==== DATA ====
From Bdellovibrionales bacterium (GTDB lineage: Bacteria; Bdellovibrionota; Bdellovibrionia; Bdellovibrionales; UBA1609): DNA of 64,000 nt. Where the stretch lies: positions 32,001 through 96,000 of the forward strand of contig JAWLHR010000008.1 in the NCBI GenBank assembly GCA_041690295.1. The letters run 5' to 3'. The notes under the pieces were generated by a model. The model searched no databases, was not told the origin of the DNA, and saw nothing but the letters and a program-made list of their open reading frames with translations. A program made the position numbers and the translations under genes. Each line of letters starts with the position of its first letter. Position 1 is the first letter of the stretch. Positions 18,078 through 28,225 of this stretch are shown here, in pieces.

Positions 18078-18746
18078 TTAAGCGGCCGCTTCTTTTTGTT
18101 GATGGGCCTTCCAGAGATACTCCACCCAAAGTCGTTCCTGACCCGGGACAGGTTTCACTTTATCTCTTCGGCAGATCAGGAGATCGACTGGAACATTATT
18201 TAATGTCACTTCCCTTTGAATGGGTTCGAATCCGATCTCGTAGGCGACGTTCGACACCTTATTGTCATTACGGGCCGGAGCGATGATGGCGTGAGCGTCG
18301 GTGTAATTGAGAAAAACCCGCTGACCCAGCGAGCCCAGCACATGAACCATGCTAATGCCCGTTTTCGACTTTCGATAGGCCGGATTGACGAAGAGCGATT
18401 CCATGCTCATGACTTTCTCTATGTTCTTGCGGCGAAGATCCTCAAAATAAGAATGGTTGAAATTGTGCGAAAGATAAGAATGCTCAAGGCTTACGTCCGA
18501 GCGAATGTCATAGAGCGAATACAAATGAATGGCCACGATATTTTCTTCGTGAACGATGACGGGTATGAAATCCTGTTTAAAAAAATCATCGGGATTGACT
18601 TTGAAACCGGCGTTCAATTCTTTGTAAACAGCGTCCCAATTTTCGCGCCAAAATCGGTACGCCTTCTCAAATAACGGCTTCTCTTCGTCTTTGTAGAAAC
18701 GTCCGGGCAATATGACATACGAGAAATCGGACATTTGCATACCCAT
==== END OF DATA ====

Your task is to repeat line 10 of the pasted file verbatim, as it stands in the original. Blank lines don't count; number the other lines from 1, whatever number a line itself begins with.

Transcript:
18701 GTCCGGGCAATATGACATACGAGAAATCGGACATTTGCATACCCAT